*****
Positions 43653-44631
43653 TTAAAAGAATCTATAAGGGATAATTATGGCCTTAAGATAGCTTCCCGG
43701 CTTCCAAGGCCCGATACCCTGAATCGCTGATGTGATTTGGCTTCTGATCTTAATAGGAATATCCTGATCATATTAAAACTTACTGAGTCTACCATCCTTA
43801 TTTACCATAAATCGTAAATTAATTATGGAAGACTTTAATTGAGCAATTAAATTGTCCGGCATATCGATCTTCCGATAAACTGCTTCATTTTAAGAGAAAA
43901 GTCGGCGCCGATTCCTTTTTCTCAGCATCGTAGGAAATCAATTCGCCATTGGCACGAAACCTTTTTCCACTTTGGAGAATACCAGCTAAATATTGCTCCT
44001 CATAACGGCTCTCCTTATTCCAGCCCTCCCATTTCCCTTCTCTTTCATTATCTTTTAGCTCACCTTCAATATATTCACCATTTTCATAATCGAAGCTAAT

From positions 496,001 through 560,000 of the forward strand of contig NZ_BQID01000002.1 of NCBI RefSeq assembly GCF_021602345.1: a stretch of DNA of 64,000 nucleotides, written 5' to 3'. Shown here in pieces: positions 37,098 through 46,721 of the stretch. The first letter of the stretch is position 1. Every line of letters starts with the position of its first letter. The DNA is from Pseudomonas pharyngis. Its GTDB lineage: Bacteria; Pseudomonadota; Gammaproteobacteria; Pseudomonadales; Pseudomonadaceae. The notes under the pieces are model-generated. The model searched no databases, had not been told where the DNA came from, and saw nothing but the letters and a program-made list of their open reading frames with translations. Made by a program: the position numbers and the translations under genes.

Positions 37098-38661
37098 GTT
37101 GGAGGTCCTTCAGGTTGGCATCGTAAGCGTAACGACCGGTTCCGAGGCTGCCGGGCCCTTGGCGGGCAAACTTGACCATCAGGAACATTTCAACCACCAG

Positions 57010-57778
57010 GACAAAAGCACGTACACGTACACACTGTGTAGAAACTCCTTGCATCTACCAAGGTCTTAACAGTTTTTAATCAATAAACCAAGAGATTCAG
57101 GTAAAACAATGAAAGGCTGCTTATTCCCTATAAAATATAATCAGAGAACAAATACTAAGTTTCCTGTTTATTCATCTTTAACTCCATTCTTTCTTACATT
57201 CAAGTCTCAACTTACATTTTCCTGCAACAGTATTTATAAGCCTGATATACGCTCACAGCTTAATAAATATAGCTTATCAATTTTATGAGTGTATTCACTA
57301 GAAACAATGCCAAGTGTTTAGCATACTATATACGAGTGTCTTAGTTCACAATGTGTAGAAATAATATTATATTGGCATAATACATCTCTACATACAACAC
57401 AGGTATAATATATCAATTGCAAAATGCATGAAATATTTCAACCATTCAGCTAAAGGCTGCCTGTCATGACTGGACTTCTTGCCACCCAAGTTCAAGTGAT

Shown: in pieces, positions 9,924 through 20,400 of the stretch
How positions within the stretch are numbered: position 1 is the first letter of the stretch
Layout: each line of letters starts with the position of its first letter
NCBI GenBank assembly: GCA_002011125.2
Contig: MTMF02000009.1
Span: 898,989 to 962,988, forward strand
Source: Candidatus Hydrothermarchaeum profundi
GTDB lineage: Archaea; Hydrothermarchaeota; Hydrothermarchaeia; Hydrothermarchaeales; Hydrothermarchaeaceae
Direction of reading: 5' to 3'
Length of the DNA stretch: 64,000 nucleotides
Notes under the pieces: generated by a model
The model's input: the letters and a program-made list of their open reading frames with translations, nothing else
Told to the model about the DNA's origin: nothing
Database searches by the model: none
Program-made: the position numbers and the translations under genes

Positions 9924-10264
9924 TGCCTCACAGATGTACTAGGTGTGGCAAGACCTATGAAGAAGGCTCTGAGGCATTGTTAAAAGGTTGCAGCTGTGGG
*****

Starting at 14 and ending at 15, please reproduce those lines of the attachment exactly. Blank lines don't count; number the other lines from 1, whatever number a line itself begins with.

57201 CAAGTCTCAACTTACATTTTCCTGCAACAGTATTTATAAGCCTGATATACGCTCACAGCTTAATAAATATAGCTTATCAATTTTATGAGTGTATTCACTA
57301 GAAACAATGCCAAGTGTTTAGCATACTATATACGAGTGTCTTAGTTCACAATGTGTAGAAATAATATTATATTGGCATAATACATCTCTACATACAACAC